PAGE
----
“I don’t feel the need to spend more money,” she said. “The type I already have works great and I don’t know where it would end up if I got rid of it and bought a new one.”
It’s a scenario like this that helps explain why Instant Brands, the parent company of Instant Pot, Pyrex, CorningWare and other popular brands, went from selling the hottest countertop appliance on the market just a few years ago to filing for Chapter 11 bankruptcy this week . . Industry experts have seen this before, and it’s the enduring conundrum for brands like these – durability can ultimately be their worst enemy.
“Customers don’t buy multiples,” said Mark Cohen, director of retail at Columbia Business School. “Having a consumer business that basically deals with a limited range that is not updated, is outdated and does not expand is a death trap.”
Instant Pot’s maker declares bankruptcy amid falling sales
After years of hot sales in the 2010s and a surge of demand early in the pandemic, the multicooker market is saturated, said Michael Wolf, the founder of the food technology conference Smart Kitchen Summit and editor of the industry publication the Spoon. According to the market research company Circana, sales of multicookers fell by 50 percent last year from 2021. For the 12 months ending April 2023, multicooker sales fell 20 percent compared to the previous 12-month period, Circana data shows.
“I think consumer cookware, especially countertops, is often a challenging business because the margins are pretty low,” Wolf said. “And at least in the U.S., Americans are pretty cheap when it comes to buying new countertops.”
In a statement, Instant Brands CEO Ben Gadbois said the company continues “to face several global macroeconomic and geopolitical challenges that have impacted our business,” and that it secured $132.5 million in financing to continue operations.
The company said in the filing Tuesday that Chapter 11 protection would give it “time and flexibility” to craft a plan to shore up Instant Brands’ finances.
Instant Pot, founded in 2009, became increasingly popular in the mid-2010s as Americans’ interest in multicookers increased. It was the top-selling item on Amazon Prime Day in 2016, with 215,000 orders, the online retailer reported, and remained one of the annual event’s hottest gadgets in 2017 and 2018. Private equity firm Cornell Capital bought Instant Pot in 2019 and combined it with kitchen equipment company Corelle Brands, which included well-known older brands Pyrex and CorningWare.
There were Facebook groups, cookbooks, YouTube channels and blogs all dedicated to the multi-functional pressure cooker. The company sent Instant Pots to influencers and bloggers who wrote about how the appliance made cooking easier and more efficient.
“It was just a stroke of marketing genius,” said Lisa McManus, managing editor of America’s Test Kitchen reviews. “They made pressure cooking cool again—or maybe for the first time.”
A product that once intimidated amateur cooks was now available, she added.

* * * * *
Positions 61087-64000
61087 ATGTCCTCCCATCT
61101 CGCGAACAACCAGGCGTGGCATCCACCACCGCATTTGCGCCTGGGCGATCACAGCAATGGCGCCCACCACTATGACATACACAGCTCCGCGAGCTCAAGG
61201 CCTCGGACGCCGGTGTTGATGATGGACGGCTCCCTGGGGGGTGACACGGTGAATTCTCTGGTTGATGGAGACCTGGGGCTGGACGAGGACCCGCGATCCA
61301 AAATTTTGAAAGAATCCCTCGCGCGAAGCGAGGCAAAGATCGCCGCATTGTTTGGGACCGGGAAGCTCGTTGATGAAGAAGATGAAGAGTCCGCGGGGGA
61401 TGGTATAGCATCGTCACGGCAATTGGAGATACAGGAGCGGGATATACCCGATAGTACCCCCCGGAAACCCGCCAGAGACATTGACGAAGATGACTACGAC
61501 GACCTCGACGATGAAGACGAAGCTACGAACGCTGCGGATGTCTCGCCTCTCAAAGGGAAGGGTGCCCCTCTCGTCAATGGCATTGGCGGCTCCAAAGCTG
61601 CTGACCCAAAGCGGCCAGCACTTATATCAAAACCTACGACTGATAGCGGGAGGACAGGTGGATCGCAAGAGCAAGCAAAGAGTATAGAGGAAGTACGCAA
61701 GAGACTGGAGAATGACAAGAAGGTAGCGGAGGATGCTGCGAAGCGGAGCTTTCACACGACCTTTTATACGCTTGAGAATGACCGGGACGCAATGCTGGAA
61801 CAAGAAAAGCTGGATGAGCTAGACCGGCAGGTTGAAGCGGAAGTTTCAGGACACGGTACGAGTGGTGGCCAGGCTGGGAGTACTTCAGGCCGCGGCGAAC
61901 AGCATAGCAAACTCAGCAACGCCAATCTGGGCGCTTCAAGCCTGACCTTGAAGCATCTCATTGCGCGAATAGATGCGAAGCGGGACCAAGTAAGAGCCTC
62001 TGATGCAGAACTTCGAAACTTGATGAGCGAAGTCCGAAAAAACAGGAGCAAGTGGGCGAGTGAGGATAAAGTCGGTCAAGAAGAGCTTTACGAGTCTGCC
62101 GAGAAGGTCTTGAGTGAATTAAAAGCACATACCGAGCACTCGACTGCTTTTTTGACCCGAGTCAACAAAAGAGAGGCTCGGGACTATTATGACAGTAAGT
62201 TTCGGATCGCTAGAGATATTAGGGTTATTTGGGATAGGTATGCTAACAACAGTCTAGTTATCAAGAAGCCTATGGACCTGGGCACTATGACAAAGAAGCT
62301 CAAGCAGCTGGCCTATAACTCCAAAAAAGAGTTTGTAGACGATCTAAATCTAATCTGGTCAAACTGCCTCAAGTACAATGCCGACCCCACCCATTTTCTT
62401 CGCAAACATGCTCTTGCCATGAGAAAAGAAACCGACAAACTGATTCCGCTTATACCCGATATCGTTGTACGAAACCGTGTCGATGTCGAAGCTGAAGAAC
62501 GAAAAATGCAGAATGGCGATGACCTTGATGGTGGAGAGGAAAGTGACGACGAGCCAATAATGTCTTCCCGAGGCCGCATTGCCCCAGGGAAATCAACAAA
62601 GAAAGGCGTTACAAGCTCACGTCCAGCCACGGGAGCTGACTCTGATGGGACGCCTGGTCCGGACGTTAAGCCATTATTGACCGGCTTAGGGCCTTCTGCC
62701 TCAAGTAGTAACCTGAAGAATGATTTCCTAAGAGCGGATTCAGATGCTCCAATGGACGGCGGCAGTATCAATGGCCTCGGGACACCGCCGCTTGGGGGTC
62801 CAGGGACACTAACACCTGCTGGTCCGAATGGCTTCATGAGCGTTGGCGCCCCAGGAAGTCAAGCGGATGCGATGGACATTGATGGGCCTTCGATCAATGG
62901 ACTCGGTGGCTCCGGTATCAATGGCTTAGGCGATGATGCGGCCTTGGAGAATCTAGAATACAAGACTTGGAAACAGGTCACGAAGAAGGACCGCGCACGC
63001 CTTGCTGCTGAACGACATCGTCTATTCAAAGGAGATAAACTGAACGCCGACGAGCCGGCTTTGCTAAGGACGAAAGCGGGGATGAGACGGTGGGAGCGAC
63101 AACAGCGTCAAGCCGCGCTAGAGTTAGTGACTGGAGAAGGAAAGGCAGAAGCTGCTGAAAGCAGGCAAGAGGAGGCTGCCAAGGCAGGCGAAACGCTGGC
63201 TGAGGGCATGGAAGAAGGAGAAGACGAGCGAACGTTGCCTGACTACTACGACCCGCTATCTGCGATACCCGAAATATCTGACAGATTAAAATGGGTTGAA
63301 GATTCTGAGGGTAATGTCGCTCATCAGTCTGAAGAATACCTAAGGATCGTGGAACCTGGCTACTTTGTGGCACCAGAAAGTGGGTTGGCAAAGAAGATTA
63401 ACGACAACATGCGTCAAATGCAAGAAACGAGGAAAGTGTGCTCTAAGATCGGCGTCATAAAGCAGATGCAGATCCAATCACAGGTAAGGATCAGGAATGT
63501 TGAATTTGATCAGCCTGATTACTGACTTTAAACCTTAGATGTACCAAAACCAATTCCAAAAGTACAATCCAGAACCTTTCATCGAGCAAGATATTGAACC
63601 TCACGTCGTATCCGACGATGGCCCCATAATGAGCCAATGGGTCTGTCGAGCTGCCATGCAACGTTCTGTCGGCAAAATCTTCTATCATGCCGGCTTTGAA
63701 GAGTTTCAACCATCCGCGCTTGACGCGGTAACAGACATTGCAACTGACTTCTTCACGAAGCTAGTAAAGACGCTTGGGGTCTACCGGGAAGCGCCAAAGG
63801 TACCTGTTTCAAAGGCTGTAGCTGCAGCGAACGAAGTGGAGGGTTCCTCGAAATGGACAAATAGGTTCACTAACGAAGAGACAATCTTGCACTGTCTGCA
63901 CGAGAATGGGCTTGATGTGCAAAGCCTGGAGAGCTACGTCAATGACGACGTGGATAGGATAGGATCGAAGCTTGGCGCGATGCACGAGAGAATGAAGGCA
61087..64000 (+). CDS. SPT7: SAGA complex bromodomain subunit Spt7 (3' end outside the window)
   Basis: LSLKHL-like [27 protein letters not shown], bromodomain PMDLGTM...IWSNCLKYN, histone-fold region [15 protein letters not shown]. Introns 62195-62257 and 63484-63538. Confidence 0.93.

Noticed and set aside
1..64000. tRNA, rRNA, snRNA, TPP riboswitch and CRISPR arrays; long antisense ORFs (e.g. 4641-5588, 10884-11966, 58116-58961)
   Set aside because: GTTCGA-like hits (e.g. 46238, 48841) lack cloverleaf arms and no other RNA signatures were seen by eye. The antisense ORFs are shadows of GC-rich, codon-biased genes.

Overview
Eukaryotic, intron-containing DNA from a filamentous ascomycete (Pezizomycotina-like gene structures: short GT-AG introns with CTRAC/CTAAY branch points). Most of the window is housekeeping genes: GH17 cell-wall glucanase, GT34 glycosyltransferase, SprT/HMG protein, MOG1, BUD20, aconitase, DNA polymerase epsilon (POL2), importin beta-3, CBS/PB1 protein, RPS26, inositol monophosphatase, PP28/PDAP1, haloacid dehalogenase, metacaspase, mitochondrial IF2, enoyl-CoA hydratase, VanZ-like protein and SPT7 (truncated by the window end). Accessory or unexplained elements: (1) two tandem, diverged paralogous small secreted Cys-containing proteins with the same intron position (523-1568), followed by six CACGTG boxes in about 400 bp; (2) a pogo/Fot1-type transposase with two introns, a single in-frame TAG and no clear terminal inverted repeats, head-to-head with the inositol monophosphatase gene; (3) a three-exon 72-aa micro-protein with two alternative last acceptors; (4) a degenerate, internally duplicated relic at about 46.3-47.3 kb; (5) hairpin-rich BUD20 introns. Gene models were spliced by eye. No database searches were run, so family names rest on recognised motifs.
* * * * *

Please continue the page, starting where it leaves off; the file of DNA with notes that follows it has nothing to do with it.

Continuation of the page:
The brand’s success only grew during the pandemic, according to Circana. Unable to eat out or hesitant to order in, many Americans were forced to get creative when it came to cooking. The Instant Pot made it easier.
Ellie Leitner, who was gathered at home in Milwaukee in 2020, said her favorite food and mommy bloggers were constantly posting Instant Pot recipes.
“I was like, ‘Oh my God, I can’t make this white bean chili without an Instant Pot!'” said the 30-year-old psychotherapist. “So I had to get it.”
But Leitner, who bought the Instant Pot during a Black Friday sale that year, estimates she used the pot twice. Now it gathers dust under a pile of boxes in her basement. “Yeah, I think I regret buying it,” she said.
Instant Brands, similar to Peloton, fell victim to post-pandemic trends, Cohen said.
After an initial surge in demand, “the bottom fell out,” Cohen said. “And they’re probably suffering from huge inventories that they pushed out into the channels that support their products, which stopped selling.”
Instant Brand’s other lines, such as Pyrex, are difficult to scale, he added. Pyrex products are sturdy and last for decades. Unlike others in the category such as KitchenAid and Le Creuset, Pyrex does not release new product colors and is not seen as a kitchen accessory, Cohen said.
Instant Brands tried to expand its product line. McManus noted that it released an air fryer — the Instant Vortex — that American Test Kitchen named its top pick this year. It also made coffee machines, stand mixers, air purifiers and an indoor grill. But they didn’t have the market reaction that the Instant Pot did.
“It’s hard to invent a new thing that people are going to jump on,” McManus said, and it’s rare to have a “lightning twice” moment.
It is unclear what will happen to Instant Pot, Pyrex and CorningWare. There is a possibility that the company finds its financial footing during the bankruptcy process, successfully reorganizing and shedding most of its liabilities as the creditor becomes the new equity partner, giving the company “a new lease of life,” Cohen said.
But it’s the “Hollywood end,” he added. More often, these companies fail their restructuring plan, acquire more debt and eventually file for Chapter 7 liquidation, Cohen said. But the brands could live on — or a company could buy the intellectual properties of Instant Pot, Pyrex and CorningWare. A company could also buy Instant Brands — Bloomberg reported that the company is entertaining a sale.
Regardless, Pratt of Congers, NY, will still use the Instant Pot.
“I’m lazy,” she said. “Having a pot that requires a thing to clean is really reason enough to use it.”